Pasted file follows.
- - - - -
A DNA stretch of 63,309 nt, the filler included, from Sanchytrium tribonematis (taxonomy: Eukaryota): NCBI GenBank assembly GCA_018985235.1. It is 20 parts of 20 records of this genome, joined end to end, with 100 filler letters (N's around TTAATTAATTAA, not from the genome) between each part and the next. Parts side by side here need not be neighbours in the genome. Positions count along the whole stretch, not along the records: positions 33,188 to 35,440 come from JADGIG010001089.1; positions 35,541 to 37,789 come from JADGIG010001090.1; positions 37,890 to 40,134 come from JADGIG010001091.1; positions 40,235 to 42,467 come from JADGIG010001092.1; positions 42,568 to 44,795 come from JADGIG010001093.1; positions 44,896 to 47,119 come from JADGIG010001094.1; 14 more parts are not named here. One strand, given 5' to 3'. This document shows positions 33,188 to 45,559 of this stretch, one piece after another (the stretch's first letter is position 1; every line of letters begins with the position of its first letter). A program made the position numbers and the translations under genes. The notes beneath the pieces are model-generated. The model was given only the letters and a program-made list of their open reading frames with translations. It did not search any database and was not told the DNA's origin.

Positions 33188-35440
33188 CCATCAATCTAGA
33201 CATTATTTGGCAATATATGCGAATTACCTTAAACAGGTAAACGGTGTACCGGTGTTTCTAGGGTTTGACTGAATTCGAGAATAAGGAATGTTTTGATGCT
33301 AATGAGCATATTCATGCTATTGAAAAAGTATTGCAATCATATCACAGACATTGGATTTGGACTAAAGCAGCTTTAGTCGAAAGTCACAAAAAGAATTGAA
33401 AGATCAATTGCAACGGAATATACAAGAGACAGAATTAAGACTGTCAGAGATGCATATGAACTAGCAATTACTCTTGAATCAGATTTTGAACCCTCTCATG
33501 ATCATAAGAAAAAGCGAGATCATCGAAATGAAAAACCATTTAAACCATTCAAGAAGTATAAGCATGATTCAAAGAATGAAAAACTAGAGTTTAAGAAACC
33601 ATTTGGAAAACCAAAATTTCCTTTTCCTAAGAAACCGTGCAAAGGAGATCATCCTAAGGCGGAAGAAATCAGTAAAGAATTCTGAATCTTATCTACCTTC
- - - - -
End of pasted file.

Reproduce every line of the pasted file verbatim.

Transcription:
A DNA stretch of 63,309 nt, the filler included, from Sanchytrium tribonematis (taxonomy: Eukaryota): NCBI GenBank assembly GCA_018985235.1. It is 20 parts of 20 records of this genome, joined end to end, with 100 filler letters (N's around TTAATTAATTAA, not from the genome) between each part and the next. Parts side by side here need not be neighbours in the genome. Positions count along the whole stretch, not along the records: positions 33,188 to 35,440 come from JADGIG010001089.1; positions 35,541 to 37,789 come from JADGIG010001090.1; positions 37,890 to 40,134 come from JADGIG010001091.1; positions 40,235 to 42,467 come from JADGIG010001092.1; positions 42,568 to 44,795 come from JADGIG010001093.1; positions 44,896 to 47,119 come from JADGIG010001094.1; 14 more parts are not named here. One strand, given 5' to 3'. This document shows positions 33,188 to 45,559 of this stretch, one piece after another (the stretch's first letter is position 1; every line of letters begins with the position of its first letter). A program made the position numbers and the translations under genes. The notes beneath the pieces are model-generated. The model was given only the letters and a program-made list of their open reading frames with translations. It did not search any database and was not told the DNA's origin.

Positions 33188-35440
33188 CCATCAATCTAGA
33201 CATTATTTGGCAATATATGCGAATTACCTTAAACAGGTAAACGGTGTACCGGTGTTTCTAGGGTTTGACTGAATTCGAGAATAAGGAATGTTTTGATGCT
33301 AATGAGCATATTCATGCTATTGAAAAAGTATTGCAATCATATCACAGACATTGGATTTGGACTAAAGCAGCTTTAGTCGAAAGTCACAAAAAGAATTGAA
33401 AGATCAATTGCAACGGAATATACAAGAGACAGAATTAAGACTGTCAGAGATGCATATGAACTAGCAATTACTCTTGAATCAGATTTTGAACCCTCTCATG
33501 ATCATAAGAAAAAGCGAGATCATCGAAATGAAAAACCATTTAAACCATTCAAGAAGTATAAGCATGATTCAAAGAATGAAAAACTAGAGTTTAAGAAACC
33601 ATTTGGAAAACCAAAATTTCCTTTTCCTAAGAAACCGTGCAAAGGAGATCATCCTAAGGCGGAAGAAATCAGTAAAGAATTCTGAATCTTATCTACCTTC